The hope is that when these people see their peril, they will be very unwilling to agree to about anything, just on the chance that it would go sour and turn to evil and their pain-ridden after-life. What a wonderful thing if leaders would spend their time in Washington trying to find reasons not to create new laws and enforce them. If government doesn't authorize something evil, only those who perform that evil will be punished. As it stands, if government does authorize something evil, the person who does evil will be punished, those in government who gave permission for the evil to be done will be punished, and there might be additional punishments handed out because otherwise good people may do the evil simply trusting that government wouldn't encourage evil things (only a moron would use this logic, though).
Of course, for men and women gone so far down the road of evil, simple statements of punishments in the distant future are completely worthless. The rewards of being corrupt today are far too lucrative to be tarnished by any possible damnation tomorrow. It is still important to warn them about the coming consequences, but one cannot expect to be heeded by those who have joyously fallen so far.
There is actually surprisingly little to do to make preparations. I think there will be some expected thrashing about as GUS enters the real death throes of its punishment, but I think only large government contractors will actually go down with the ship.
Store up food and water against the resulting confusion and lawlessness. Make sure your house is paid for or you can stay with someone who has a paid-for house. Avoid government-backed anything (because the backing will disappear with GUS). Build up marketable skills and abilities that are useful in a world without mounds of government paperwork.
It is best not to antagonize powerful morons (aka government officials) as they can choose to make your life pretty miserable. It is best to appease them publicly and then simply do what you like very privately. Some good vision-blocking walls and quiet pursuits will give you far more freedom than anything else. It is amazing what you can do if you just do it in a way that isn't overt.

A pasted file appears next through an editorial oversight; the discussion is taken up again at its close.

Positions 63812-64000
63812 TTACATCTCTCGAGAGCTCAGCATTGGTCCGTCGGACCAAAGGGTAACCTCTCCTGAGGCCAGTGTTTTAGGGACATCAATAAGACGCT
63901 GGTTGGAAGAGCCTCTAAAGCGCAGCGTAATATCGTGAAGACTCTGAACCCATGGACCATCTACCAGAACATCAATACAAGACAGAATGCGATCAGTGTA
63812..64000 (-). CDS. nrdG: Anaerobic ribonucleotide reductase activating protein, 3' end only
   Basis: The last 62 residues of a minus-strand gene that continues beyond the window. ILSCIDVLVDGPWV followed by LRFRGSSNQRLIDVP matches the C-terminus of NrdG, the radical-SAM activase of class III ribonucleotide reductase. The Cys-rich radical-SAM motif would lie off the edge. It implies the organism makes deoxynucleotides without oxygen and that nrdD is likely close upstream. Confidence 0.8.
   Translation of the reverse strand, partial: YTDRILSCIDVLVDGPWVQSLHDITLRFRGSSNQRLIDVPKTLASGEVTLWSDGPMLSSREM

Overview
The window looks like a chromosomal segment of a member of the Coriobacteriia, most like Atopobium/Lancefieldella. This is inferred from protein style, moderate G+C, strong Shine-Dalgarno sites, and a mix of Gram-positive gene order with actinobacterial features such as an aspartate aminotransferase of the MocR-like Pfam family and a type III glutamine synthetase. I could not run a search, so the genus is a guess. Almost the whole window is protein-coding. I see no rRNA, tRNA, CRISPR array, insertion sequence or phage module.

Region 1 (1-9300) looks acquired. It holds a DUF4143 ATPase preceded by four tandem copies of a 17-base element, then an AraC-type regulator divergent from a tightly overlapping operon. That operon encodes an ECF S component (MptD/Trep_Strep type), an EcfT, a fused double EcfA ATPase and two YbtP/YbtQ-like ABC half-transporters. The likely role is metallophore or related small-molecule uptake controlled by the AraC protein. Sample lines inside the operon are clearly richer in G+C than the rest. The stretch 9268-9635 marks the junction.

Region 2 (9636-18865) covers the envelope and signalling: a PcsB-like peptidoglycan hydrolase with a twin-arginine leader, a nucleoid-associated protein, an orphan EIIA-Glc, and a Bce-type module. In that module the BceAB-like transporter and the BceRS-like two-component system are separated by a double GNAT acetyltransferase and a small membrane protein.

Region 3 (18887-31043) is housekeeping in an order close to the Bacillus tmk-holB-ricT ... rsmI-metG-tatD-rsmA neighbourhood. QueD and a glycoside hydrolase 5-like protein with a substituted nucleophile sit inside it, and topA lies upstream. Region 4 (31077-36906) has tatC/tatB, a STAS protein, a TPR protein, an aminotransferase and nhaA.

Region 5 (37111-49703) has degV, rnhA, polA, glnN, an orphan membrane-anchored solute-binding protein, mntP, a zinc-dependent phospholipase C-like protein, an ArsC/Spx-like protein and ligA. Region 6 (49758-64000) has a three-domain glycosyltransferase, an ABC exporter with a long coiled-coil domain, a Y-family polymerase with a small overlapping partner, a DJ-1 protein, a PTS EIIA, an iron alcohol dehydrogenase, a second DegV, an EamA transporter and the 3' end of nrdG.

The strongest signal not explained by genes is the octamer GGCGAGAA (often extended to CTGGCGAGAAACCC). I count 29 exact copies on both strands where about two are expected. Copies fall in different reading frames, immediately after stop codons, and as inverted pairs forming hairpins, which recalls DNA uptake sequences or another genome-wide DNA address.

My advice is to get a bit of "distance" from people, especially "nosy" people. You can move to a secluded place or to a "bad" part of town where people tend to mind their own business. You can learn ways of being discreet that criminals often use and avoid reporting things to the authorities, who are likely to get you killed.
Also, you need to forget about the silliness of "rights". You will be far happier if you behave as if you have no public rights and definitely never try to assert any that you may think you have. Police officer have guns and nothing stops them from using them if you are "threatening" in some way. Rights are something that may affect how governments choose to behave toward you, but they have nothing to do with you directly.
Here is my advice to you: stay small and quiet and stash essential things like a mouse on speed. The survivors are the ones who are neither seen nor heard and act like they are not home when the authorities come around.
In the beginning, I talked a bit about God and how his reaction to what we have chosen to do was inevitable, whether you believe it or not. The best part is that, no matter what anyone desires, God will be taking back what is his, which includes the functions of government. He will rule over his Earth and the only decision he makes in relation to you in all of this is whether you were on the side of good and right during the messy period when men ruled things. It will go quite poorly for those who choose the side of bad and wrong, but everyone really had a choice as to how they were going to act and react to happenings.
Just like that thief who thinks he can profit from stealing all he wants as long as he can get away with it, he should expect to ultimately get the authentic consequences of his actions when God gets involved. Similar expectations should worry those who chose to take upon themselves the mantle of government leadership.
You have been warned.